Karel Čapek’s Nine Fairy Tales (1932, tr. 1990 by D. Herrmann) is another treasure found while wandering my school library’s stacks. There are actually ten tales here (And One More Thrown in for Good Measure is the subtitle), most short enough for a bedtime read. Two, however, the first and tenth, are “great” tales composed of several short stories featuring a single character. In “The Great Cat’s Tale”, for instance, we read of how a princess first acquires a cat, how that cat is stolen, how several detectives search for the cat, how one pear-loving detective is successful, and finally how the cat manages to bring the future king, with his house, to the princess’s castle.
Herrmann’s translation from Czech (making this my *book originally written in a different language* for the 2015 Reading Challenge) is sprightly, full of puns and slang, rhythm and music — language that delights in sound as well as meaning. We learn the origins of comets, why hens don’t fly, and why dogs dig in the dirt. From a Czech swallow, we learn that buildings in America are so tall,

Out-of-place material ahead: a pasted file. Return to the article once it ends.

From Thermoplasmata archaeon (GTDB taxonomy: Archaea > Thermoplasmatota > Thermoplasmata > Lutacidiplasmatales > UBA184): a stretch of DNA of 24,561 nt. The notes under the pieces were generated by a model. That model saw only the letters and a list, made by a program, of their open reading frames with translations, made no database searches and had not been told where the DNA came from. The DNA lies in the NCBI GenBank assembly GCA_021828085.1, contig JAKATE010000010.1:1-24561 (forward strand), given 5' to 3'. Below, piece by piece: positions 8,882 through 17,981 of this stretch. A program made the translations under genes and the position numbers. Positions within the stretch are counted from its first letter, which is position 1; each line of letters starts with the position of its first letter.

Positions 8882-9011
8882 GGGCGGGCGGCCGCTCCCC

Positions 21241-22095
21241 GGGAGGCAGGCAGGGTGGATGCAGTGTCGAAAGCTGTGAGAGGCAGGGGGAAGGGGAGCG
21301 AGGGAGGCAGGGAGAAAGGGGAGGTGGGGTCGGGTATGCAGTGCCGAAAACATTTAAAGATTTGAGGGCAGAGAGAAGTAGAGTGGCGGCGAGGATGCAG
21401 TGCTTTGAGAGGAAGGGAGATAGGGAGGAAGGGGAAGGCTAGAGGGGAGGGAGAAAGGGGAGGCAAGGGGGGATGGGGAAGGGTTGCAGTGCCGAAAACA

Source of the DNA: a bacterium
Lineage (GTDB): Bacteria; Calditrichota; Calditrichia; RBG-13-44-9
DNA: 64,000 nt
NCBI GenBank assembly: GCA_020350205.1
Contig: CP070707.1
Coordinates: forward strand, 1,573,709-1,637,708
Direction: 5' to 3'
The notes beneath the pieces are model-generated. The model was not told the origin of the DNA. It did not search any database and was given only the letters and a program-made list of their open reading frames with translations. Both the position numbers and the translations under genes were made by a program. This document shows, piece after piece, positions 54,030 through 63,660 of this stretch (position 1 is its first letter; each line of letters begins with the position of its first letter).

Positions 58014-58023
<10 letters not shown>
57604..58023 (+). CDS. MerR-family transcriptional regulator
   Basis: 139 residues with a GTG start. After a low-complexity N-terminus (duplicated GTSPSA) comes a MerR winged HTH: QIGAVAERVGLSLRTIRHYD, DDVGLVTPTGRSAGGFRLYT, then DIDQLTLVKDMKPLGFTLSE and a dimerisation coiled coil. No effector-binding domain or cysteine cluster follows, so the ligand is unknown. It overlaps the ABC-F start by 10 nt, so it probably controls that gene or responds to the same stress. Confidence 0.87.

if a sparrow has a nest on the roof of such a building and an egg falls out, it keeps on falling for such a long time before it hits the ground that a baby sparrow hatches out on the way, grows, marries, has a slew of kids, ages and dies in blessed old age, so instead of an egg, an old dead sparrow drops flat on the pavement.
A traveler to India tells us the river Ganges “is so wide that if you throw a stone across to the other side it will take an hour and a half to land.” A dog, finding an intruder, barks:
Halt! … Get, get, get him! Overpower him! Hey, buddy! Hey, you hoodlum! Hey, you villain! Hey, you clumsy giant! Choke him, tramp him, smear him, thrash him, roll up your sleeves and tear him up! Ha-ha-ha!
These are stories with joyful characters, happy endings, and that extra bit of magic that makes them qualify as “fairy tales”.